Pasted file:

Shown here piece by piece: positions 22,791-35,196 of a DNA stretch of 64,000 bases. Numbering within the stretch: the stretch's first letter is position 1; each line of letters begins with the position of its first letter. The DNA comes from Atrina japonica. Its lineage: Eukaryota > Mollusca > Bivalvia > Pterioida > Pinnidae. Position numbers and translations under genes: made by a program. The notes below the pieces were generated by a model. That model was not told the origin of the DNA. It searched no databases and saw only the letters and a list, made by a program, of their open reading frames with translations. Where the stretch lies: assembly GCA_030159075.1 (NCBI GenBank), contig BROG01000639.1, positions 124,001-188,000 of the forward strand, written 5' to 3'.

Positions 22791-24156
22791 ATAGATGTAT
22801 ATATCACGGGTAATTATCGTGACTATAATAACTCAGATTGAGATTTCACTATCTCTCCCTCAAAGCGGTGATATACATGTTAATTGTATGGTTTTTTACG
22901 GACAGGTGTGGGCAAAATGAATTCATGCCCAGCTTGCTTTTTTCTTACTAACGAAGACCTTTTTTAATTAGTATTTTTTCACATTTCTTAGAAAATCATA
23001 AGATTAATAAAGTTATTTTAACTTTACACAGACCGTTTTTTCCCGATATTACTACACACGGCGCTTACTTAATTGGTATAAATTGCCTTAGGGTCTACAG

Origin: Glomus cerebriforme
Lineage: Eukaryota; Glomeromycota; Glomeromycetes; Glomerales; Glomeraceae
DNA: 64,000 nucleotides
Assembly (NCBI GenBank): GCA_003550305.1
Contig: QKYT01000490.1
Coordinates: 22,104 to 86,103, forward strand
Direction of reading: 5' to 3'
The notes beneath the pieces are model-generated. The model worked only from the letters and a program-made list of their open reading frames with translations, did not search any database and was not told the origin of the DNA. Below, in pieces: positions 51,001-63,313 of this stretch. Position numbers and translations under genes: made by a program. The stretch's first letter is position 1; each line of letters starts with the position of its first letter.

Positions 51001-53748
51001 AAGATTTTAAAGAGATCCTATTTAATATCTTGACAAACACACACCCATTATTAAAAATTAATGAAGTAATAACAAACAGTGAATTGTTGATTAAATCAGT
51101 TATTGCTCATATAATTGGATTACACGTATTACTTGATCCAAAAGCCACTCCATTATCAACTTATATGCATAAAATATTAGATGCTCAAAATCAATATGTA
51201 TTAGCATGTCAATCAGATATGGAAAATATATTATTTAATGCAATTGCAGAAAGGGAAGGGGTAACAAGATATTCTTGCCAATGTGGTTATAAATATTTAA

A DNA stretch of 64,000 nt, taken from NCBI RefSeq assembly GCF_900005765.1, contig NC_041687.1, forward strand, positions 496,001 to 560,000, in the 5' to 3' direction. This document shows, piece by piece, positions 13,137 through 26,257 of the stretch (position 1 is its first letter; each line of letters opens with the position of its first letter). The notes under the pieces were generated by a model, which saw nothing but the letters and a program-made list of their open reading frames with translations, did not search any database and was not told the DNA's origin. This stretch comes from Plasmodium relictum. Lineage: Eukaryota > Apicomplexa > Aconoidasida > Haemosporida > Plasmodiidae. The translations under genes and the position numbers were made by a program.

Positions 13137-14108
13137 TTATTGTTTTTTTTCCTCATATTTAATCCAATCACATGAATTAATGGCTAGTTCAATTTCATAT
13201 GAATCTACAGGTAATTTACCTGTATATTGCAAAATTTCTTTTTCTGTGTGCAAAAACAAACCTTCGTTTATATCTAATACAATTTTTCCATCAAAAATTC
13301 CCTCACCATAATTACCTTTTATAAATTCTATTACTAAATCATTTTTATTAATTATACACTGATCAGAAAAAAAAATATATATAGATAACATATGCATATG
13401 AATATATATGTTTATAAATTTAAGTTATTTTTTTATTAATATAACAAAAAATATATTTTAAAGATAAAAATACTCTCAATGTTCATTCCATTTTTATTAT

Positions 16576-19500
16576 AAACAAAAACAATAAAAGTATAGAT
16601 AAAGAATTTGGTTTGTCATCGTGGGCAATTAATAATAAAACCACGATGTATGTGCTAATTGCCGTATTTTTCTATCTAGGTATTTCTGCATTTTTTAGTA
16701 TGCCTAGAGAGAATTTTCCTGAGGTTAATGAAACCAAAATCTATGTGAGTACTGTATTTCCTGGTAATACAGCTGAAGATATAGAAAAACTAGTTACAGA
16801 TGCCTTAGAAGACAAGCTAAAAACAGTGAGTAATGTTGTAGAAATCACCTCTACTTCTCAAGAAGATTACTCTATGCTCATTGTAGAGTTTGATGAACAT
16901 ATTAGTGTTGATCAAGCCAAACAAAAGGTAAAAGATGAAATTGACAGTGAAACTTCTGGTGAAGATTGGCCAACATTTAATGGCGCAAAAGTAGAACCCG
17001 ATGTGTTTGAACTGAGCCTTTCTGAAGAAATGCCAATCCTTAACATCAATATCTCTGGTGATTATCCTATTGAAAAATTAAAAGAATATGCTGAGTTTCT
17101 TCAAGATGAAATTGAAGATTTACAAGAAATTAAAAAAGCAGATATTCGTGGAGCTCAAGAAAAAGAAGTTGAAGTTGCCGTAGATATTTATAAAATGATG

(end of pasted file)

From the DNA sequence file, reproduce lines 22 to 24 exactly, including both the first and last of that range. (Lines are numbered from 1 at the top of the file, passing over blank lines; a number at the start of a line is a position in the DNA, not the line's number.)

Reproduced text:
13201 GAATCTACAGGTAATTTACCTGTATATTGCAAAATTTCTTTTTCTGTGTGCAAAAACAAACCTTCGTTTATATCTAATACAATTTTTCCATCAAAAATTC
13301 CCTCACCATAATTACCTTTTATAAATTCTATTACTAAATCATTTTTATTAATTATACACTGATCAGAAAAAAAAATATATATAGATAACATATGCATATG
13401 AATATATATGTTTATAAATTTAAGTTATTTTTTTATTAATATAACAAAAAATATATTTTAAAGATAAAAATACTCTCAATGTTCATTCCATTTTTATTAT